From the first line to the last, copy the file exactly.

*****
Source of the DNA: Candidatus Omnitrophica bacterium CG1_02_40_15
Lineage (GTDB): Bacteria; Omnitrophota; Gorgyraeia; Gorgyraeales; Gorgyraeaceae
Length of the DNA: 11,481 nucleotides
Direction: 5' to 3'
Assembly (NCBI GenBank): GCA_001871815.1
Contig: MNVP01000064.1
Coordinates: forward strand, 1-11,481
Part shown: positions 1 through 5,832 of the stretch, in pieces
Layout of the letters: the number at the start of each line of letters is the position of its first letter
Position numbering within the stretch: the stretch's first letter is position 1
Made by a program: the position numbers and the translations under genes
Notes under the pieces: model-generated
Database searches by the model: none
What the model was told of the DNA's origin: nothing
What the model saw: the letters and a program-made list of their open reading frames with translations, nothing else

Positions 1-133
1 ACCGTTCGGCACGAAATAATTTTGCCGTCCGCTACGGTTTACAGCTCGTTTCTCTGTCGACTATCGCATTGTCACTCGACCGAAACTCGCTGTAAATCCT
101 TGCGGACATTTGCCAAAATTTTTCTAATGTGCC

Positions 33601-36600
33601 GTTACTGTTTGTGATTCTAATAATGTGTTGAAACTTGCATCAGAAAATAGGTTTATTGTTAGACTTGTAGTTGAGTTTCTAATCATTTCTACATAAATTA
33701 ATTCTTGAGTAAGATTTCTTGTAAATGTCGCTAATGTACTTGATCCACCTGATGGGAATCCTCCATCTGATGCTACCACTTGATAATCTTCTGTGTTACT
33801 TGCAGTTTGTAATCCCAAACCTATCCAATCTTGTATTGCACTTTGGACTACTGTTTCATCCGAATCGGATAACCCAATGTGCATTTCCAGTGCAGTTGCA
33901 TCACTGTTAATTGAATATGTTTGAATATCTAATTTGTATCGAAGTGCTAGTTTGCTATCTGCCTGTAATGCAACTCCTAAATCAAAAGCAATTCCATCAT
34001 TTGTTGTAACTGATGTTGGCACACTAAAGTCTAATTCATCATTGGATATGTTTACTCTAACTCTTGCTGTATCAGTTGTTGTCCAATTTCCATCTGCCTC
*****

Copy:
Source of the DNA: Candidatus Omnitrophica bacterium CG1_02_40_15
Lineage (GTDB): Bacteria; Omnitrophota; Gorgyraeia; Gorgyraeales; Gorgyraeaceae
Length of the DNA: 11,481 nucleotides
Direction: 5' to 3'
Assembly (NCBI GenBank): GCA_001871815.1
Contig: MNVP01000064.1
Coordinates: forward strand, 1-11,481
Part shown: positions 1 through 5,832 of the stretch, in pieces
Layout of the letters: the number at the start of each line of letters is the position of its first letter
Position numbering within the stretch: the stretch's first letter is position 1
Made by a program: the position numbers and the translations under genes
Notes under the pieces: model-generated
Database searches by the model: none
What the model was told of the DNA's origin: nothing
What the model saw: the letters and a program-made list of their open reading frames with translations, nothing else

Positions 1-133
1 ACCGTTCGGCACGAAATAATTTTGCCGTCCGCTACGGTTTACAGCTCGTTTCTCTGTCGACTATCGCATTGTCACTCGACCGAAACTCGCTGTAAATCCT
101 TGCGGACATTTGCCAAAATTTTTCTAATGTGCC

Positions 33601-36600
33601 GTTACTGTTTGTGATTCTAATAATGTGTTGAAACTTGCATCAGAAAATAGGTTTATTGTTAGACTTGTAGTTGAGTTTCTAATCATTTCTACATAAATTA
33701 ATTCTTGAGTAAGATTTCTTGTAAATGTCGCTAATGTACTTGATCCACCTGATGGGAATCCTCCATCTGATGCTACCACTTGATAATCTTCTGTGTTACT
33801 TGCAGTTTGTAATCCCAAACCTATCCAATCTTGTATTGCACTTTGGACTACTGTTTCATCCGAATCGGATAACCCAATGTGCATTTCCAGTGCAGTTGCA
33901 TCACTGTTAATTGAATATGTTTGAATATCTAATTTGTATCGAAGTGCTAGTTTGCTATCTGCCTGTAATGCAACTCCTAAATCAAAAGCAATTCCATCAT
34001 TTGTTGTAACTGATGTTGGCACACTAAAGTCTAATTCATCATTGGATATGTTTACTCTAACTCTTGCTGTATCAGTTGTTGTCCAATTTCCATCTGCCTC